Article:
by Debra Des Vignes

Nobody warns you that empathy is an unraveling; that familiarity becomes untied when you’re no longer familiar to yourself – like when you arrive at a place where life gives new meaning. This happens to me each week in prison. I place my keys, purse, and book bag on a scanner for the first guard to search. I pass a second guard station. Then, I walk along a cold concrete floor where emotions are bare, where guard-inmate relationships are distant. I assume the felon position; arms outstretched and sign in with the purpose of my visit. Sounds of steel doors reverberate like a 12-guage shot gun. I settle in a classroom alone, locked in, waiting for eleven men to share their ideas, hopes, thoughts, dreams, and vulnerabilities with me. When I’m having a bad week one offers this advice, “While other people may be able to stop you temporarily, you’re the only one who can stop you permanently.” It’s true, and I use the advice through the week and it gets me through the next. They are at a crossroads in life but so am I.

My students wear tan-colored jumpsuits that button up the front over white T-shirts. Sneakers are all white. My job is to teach them how to write, so I make a list of prompts, but by the second class I find that I am the one learning too. “Scratch” means “money,” “wiped down” means “robbed,” “a dime” means “ten years.” And “The Slam” is the staple food of correctional institutions: Ramen, peanut butter, Flamin’ Hot Cheetos, and ranch dressing, and I learn how to connect papers by tearing off the ends to make a staple. I ask them to describe an everyday noise that drives them crazy. A favorite holiday. Their first love. Amazed by the ease with which they open-up and their willingness to share secrets – then I lose two students along the way to early release dates – and I feel the loss harder than I expected. And I ask myself, was there more I could have taught them?

Author Samuel Johnson said, “Everything that enlarges the sphere of human powers, that shows man he can do what he thought he could not do, is valuable.” More than the humid smell of eleven bodies joined in a room each week – what permeates this place isn’t the stench of suppressed energy, testosterone buzzing like a thousand-volt live wire – it’s the sacred space we create – a sense of home that moves us beyond these prison halls, away from our past, and away from our troubles – into a place where only light grows.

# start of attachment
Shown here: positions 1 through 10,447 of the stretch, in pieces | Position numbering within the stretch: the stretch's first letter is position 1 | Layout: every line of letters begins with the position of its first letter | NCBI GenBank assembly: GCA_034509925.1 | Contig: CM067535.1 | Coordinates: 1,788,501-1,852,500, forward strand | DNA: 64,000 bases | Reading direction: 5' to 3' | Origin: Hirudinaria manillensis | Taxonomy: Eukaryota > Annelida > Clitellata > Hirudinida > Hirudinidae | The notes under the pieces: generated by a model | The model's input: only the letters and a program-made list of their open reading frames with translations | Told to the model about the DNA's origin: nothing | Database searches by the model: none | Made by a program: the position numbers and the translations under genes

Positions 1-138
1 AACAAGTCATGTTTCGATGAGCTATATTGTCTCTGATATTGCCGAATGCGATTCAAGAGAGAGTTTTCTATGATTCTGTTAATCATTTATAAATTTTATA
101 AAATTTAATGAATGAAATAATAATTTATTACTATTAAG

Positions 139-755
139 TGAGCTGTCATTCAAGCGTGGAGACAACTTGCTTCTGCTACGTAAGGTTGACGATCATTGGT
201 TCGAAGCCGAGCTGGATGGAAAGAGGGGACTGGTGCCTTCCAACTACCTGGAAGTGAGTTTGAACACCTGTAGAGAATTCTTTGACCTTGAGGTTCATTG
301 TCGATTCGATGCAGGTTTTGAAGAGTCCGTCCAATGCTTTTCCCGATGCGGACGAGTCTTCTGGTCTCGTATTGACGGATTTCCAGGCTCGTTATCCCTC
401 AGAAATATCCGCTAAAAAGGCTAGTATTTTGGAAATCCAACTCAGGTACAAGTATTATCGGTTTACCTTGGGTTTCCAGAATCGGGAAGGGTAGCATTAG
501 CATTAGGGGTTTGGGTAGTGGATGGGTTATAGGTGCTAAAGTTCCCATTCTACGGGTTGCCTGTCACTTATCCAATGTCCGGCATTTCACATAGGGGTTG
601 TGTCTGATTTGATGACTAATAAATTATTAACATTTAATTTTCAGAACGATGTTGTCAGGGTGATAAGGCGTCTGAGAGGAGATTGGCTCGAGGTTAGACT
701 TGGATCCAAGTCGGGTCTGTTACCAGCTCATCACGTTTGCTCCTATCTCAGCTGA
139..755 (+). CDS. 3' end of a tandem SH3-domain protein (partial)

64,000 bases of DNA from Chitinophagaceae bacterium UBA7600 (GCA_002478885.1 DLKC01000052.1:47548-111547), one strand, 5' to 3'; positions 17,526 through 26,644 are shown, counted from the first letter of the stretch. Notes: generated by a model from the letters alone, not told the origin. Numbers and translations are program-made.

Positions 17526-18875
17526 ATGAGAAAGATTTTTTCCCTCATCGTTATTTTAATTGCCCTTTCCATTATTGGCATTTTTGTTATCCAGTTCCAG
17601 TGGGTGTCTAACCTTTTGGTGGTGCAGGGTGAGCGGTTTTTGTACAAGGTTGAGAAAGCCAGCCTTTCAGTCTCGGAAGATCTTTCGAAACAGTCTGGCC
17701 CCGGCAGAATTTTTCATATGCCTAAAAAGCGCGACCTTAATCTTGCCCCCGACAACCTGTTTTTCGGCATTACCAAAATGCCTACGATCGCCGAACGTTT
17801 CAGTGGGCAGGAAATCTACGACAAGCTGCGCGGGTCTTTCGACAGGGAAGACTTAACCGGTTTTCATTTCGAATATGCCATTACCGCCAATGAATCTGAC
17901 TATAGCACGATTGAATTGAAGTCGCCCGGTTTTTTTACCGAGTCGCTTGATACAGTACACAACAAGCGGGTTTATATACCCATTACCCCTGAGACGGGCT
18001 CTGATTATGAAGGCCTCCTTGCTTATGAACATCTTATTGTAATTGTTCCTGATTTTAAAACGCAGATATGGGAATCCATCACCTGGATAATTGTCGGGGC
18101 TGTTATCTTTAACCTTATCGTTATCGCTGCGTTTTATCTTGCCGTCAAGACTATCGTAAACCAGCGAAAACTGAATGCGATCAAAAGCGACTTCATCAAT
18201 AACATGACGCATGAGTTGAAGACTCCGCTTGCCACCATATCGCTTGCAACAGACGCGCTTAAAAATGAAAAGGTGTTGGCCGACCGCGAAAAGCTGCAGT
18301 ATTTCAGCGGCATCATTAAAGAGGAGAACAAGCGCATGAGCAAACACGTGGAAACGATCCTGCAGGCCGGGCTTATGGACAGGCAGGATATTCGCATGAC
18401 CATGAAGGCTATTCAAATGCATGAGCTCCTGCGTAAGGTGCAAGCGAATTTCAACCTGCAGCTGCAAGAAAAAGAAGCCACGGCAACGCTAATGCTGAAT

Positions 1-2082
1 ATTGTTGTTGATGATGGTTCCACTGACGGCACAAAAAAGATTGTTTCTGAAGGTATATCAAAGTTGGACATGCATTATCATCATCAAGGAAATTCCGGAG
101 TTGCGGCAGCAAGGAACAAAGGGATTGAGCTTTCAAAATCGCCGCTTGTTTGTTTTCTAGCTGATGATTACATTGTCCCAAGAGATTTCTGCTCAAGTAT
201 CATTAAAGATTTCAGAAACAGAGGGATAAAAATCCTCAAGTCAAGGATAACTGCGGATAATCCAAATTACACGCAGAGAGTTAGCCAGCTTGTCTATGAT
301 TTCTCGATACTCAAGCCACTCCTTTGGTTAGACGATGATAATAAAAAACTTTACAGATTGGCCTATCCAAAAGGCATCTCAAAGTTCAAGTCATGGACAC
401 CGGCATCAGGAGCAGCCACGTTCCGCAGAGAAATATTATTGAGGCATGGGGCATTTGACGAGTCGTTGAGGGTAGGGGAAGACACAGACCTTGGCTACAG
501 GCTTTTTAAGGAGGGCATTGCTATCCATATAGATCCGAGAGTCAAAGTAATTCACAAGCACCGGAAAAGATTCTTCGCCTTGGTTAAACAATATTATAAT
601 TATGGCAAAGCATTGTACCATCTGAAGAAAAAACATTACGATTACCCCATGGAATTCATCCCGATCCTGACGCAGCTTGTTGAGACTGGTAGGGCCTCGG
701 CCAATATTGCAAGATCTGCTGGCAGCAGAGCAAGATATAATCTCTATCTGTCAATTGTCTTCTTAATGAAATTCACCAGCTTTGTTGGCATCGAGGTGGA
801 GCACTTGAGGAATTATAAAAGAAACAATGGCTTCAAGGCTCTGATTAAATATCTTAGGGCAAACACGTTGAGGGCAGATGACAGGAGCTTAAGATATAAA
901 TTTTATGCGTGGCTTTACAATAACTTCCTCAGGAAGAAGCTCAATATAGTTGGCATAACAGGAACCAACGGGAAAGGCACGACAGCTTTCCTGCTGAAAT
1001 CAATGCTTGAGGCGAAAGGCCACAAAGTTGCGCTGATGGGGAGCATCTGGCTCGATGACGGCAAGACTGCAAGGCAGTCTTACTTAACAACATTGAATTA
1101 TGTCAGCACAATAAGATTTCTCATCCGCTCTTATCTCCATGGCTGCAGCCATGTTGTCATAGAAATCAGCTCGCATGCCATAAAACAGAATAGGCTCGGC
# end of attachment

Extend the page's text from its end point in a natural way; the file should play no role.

Under the Mat

by Phil

Two inches of cotton wrapped in plastic, formed and fitted to resemble a mattress placed on top of a steel frame is where I lay my head every day with two sheets and two blankets and a pillow that wasn’t issued. Nope, I had to make it. That pretty much describes every bed in prison – just to give you a little insight on how we’re living. But, what makes each bed different? It’s not how the bed looks. It is what’s under the mat: a lot of legal mail and paperwork from the courts, pictures of loved ones showing support, swimsuit magazines and hood books of all titles, state envelopes, newspapers, some version of the Bible, a fairly new jumpsuit only to be worn to visits that is creased and neatly folded to give that “fresh” appearance, request slips to counselors that will never get a reply, broken down razors for a haircut and a line. And there’s that one thing we all hate to see: a calendar. But for some reason we still take a peak – that itself gives us a reason to never come back and put the things we cherish most, under the mat.

Phil is an inmate currently living at Plainfield Correctional Facility. He is a participant of Indiana Prison Writers Workshop. Once released, he plans to start a not-for-profit for performing arts helping minority youth. I’d like to show them the alternatives to running the streets.

Only Human

by Daniel

I am only human. There’s nothing special. I’m just me. I have no super powers that allow me to fly faster than a speeding bullet, freeze time, or control the weather and storms with the power of my mind. I consist of bones, skin, muscles, blood and hair, to name a few things. I am very lucky as I have had faulty parts replaced and have a computer keeping my heart going and in sync with my body. I have a million dollar plus body and to the eye you would never consider it true. Scars and imperfections seem to dominate not only physical imperfections, but also mentally, emotionally, and even socially. I’m not a great catch or that good compared to many that I know and see. I am just me. I am only human.

Daniel B. is an inmate currently living at Plainfield Correctional Facility. He is a participant of Indiana Prison Writers Workshop. Once released, he plans to finish his sentence on house arrest and get back in touch with his church family.


by Foosie

I’m only human but that doesn’t diminish my perfection in the slightest. When I was born – I was perfectly loved – and nothing has changed since that day. So, let me be one of the first people to ever tell you that I’m perfect.

Born out of wedlock to an OG who already had two kids by two different Dads…perfect. Born a tone of brown that hasn’t always been held in the highest esteem when it comes to pulchritude…perfect. Big nose…perfect. Big lips…perfect. Gap tooth smile…perfect. The water beads off my skin like candy paint fresh from the carwash…perfect.

Tattoo of a lost soldier on my arm…perfect. Gun powder dust on my sleeves…perfect. A mug shot instead of a graduation picture…perfect. Blood on my hands forever…perfect. I woke up this morning…perfect. I have hope for tomorrow…perfect. I’ve got a story to tell…perfect.

Perfect…Not in thought or in word or in deeds but in reality. Perfectly flawed and perfectly loved. And He is. So am I in this world.

Foosie is an inmate currently living at Plainfield Correctional Facility. He is a participant of Indiana Prison Writers Workshop.